A Chat With Kyle Higgins, Writer of Image Comics’ C.O.W.L (And an Exclusive Playlist)
By Eric Diaz on May 28, 2014
Image Comics’ new series C.O.W.L. drops today, from creators Kyle Higgins, Alec Siegel and artist Rod Reis. Set in early sixties Chicago, C.O.W.L. (which stands for Chicago Organized Worker’s League) takes the concept of the labor union struggles of the period and puts them through a superheroic blender. We got the chance to chat with creator Kyle Higgins (Nightwing, Batman Beyond) about how this concept came together, the influences behind it, and what lies ahead for the future.
Nerdist: First off, how did you come up with the idea for C.O.W.L? And is this a idea you’ve been carrying around for a long time, or something that you came up with more recently? And what part did your co-writer Alec Siegal have to do with the inception of this book?
Kyle Higgins: C.O.W.L. has been with me, in one form or another, for the last nine years. It started as a short story that I wrote in order to get into film school at Chapman University. Eventually, when I started thinking about making a thesis film, I came back to the idea. Alec and I have known each other since high school, and write screenplays together. At that time, I asked if he’d want to come on board and help me write the film. That turned into him moving out to Southern California, I directed the film, and in the fall of 2008 we were finished with The League.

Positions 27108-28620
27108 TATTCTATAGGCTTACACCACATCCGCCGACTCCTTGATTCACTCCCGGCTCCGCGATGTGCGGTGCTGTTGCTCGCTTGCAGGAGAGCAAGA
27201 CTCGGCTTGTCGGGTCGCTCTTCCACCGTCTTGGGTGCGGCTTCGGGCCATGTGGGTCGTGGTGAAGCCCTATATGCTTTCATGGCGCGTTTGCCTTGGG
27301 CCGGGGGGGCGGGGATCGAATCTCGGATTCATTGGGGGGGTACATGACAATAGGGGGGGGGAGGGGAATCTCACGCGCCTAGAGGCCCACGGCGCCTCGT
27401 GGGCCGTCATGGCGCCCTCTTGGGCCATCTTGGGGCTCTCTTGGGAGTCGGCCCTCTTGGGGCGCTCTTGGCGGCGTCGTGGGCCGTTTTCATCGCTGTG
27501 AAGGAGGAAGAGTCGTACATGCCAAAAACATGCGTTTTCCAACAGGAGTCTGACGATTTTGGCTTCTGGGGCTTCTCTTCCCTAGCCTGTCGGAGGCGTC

N: C.O.W.L. is all about the fall of the superhero union; what made you decide to cover the end of that era, and not the beginning of it? And is the beginning of it something you’d be open to covering one day?
KH: Ends are more interesting than beginnings. At least, to us. Plus, everything seems to be an origin story these days. With something like C.O.W.L., the building of the organization and how it worked properly has a lot of merit… but that’s not what attracts us to the idea. Exploring the corruption of this American institution is much more in our wheelhouse. Maybe we’re just cynical (laughs). But yeah, we’ll be getting into the early days and showing how C.O.W.L. started. That is a story down the line.
N: With the sixties setting and the ensemble cast, there have been several comparisons to Mad Men. Was the show an influence (beyond the time period?)
KH: A little, sure. But not any more than The Wire or Game of Thrones has been. Big, ensemble casts that feature even bigger character arcs is what C.O.W.L. is modeled after. That said, Mad Men is the easy television comparison to make, for the reasons you just said, just as Watchmen is the easy comic book comparison. Although, I’d say we have more in common with The New Frontier than we do Watchmen. But that’s just me.
N: Speaking of ensemble casts, what are the challenges with writing an ensemble versus writing a solo character like Nightwing?